I finally managed to make it work … 🙂 So this time we are trying to establish multichannel between Debian Linux with Samba 4.9.5-Debian and Windows server 2019 (that preferres SMB 3.1.1 dialect). Each of VMs on separate Hyper-V hosts has 4 virtual network adapters connected. I entered the hostnames of VMs in hosts files both – on Windows and Linux as I am not running any DNS server in the test network.
So I added 4 entries on each machine. On Debian I have created a simple smb.conf example file to make it work:
workgroup = WORKGROUP
interfaces = eth0, eth1, eth2, eth3
bind interfaces only = Yes
vfs objects = recycle aio_pthread
aio read size = 1
aio write size = 1
strict locking = No
use sendfile = no
server multi channel support = yes
server string = samba server
security = USER
encrypt passwords = yes
smb passwd file = /etc/samba/smbpasswd
guest ok = yes
comment = Storage
path = /var/samba
writeable = yes
public = no
As you can see in video by using Linux command in terminal: smbstatus I am getting similar information as running get-smbmultichannel Powershell cmdlet on Windows. I can clearly see how servers are connected between them by using SMB protocol.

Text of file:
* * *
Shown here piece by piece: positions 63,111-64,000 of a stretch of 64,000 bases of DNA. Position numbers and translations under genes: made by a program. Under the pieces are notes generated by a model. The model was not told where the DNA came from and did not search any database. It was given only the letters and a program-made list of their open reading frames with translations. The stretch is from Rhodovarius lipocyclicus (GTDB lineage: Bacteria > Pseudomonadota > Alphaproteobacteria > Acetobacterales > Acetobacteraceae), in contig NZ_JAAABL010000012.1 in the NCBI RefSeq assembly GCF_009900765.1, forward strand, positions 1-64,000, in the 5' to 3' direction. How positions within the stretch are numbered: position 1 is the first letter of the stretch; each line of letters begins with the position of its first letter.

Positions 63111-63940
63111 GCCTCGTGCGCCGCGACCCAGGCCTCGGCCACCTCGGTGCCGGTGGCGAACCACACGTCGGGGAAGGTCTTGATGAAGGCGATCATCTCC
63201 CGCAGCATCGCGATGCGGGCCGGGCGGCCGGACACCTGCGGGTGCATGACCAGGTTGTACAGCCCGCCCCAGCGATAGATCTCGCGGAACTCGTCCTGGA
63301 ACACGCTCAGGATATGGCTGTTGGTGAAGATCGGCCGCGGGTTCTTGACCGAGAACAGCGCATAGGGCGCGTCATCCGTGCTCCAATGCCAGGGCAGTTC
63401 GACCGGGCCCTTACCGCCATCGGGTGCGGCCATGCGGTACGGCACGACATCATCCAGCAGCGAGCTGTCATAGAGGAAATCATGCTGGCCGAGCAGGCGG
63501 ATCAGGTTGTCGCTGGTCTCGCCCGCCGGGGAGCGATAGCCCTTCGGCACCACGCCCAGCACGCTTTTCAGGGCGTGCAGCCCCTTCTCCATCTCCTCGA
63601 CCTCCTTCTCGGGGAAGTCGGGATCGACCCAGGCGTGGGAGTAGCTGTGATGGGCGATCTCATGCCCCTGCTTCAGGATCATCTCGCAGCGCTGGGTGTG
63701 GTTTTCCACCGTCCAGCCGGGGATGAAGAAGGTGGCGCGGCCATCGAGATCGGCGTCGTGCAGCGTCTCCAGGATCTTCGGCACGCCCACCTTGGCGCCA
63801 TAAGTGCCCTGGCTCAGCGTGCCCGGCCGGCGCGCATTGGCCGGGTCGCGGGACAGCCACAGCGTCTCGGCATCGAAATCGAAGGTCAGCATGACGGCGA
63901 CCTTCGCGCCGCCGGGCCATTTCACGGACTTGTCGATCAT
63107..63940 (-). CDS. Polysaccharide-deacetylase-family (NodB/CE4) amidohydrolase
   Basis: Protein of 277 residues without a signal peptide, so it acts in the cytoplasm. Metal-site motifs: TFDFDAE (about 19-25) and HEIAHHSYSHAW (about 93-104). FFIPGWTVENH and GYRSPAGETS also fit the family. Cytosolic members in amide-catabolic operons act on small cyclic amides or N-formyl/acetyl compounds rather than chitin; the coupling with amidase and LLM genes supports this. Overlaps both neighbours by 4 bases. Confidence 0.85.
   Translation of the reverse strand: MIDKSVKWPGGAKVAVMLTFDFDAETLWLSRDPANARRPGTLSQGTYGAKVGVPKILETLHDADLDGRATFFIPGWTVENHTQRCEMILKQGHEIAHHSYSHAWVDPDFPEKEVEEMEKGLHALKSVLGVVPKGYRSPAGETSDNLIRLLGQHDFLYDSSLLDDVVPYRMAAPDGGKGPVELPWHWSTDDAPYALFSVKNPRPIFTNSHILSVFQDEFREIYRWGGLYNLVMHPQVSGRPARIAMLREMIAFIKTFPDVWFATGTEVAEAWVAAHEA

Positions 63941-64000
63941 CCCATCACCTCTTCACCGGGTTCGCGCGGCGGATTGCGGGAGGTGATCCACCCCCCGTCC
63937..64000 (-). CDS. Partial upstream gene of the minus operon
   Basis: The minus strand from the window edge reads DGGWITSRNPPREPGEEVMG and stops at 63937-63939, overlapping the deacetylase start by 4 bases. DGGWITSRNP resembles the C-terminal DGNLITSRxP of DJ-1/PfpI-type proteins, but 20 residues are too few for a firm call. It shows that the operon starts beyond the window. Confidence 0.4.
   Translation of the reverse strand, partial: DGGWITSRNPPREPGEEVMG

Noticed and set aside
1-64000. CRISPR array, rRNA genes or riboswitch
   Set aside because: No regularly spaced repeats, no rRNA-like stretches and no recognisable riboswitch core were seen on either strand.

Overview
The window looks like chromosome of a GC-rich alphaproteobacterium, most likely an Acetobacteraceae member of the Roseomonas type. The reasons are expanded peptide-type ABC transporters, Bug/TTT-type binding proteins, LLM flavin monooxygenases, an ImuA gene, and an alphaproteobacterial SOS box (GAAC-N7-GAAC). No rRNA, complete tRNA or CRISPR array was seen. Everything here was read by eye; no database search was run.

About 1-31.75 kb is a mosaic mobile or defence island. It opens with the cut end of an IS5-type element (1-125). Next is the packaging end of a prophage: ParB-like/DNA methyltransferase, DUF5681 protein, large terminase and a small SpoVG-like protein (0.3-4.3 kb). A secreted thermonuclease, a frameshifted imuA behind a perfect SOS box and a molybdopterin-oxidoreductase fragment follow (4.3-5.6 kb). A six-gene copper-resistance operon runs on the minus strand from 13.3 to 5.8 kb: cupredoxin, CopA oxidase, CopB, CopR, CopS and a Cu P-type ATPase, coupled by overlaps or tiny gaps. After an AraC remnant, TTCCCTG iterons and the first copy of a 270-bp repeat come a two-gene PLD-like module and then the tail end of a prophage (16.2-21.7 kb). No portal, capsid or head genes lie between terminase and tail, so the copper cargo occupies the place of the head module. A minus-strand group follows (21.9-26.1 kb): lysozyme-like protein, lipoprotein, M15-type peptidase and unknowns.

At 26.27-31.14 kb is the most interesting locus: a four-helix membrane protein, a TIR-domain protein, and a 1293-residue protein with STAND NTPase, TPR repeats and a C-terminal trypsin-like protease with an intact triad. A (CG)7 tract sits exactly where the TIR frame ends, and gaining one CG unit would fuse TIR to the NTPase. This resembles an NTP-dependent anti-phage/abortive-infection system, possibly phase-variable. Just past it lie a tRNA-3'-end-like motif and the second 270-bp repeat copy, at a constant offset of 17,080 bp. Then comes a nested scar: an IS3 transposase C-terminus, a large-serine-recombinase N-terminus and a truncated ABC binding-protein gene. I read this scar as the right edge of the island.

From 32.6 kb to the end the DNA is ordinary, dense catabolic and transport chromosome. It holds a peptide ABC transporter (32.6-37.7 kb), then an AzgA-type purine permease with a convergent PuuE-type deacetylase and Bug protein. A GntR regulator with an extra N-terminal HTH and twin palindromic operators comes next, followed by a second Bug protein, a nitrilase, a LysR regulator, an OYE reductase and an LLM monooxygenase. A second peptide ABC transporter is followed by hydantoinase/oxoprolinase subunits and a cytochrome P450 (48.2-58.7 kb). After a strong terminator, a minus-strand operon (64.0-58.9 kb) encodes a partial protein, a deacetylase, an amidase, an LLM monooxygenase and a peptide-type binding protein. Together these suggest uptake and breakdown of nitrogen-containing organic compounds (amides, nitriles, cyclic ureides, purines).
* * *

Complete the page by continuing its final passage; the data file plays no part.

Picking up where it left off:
As you can see in video Windows machine, from which I am copying data to Linux utilizes all four network adapters but we are getting only 2 gigabit throughput. On Linux side there are only two NICs utilized. I was not able to make it work by using all four adapters (like machines were utilizing in previous part in Windows VM to Windows VM scenario). Well I just wanted to demonstrate that concept works also in mixed environment with Windows and Linux.
We are pushing it forward – in previous example (part 3) we made virtual switch just by simply using Hyper-V Manager (or Powershell) but with no extra configuration – the result was that when copying from server to server we got only 1 gigabit throughput.
Now, we are trying to upgrade the scenario by using Powershell (you can only do this by using Powershell or by using System Center Virtual Machine Manager (that below also uses Powershell :)) – we are going to create Virtual Switch but then we are going to assign more than just one virtual network card to host operating system (our Hyper-V host):
We simply create a virtual switch, that does not have in previous part mentioned checkbox “Allow management operating system to share this network adapter” checked so, no Virtual Network card is created – !Warning! If you run only this cmdlet you will cut yourself out of your Hyper-V host – so it is better to prepare also the second part and run it all together so we will continue by using cmdlet Add-VMNetworkAdapter:
As I told you at the beginning of this series I am a big fan of Hyper-V – I have been implementing it since 2008 (when nobody believed this would ever become a serious virtualization platform :)). So in Windows server 2012 / 2012 R2 the most common way of setting up your Hyper-V networking was to just team your NICs by using Windows provided tool and then just to create a VMSwitch on top of it – by using Hyper-V manager or Powershell and by using the checkbox Allow management operating system to share this network adapter. After this process you ended up with a new virtual NIC called for example vEthernet (Team01).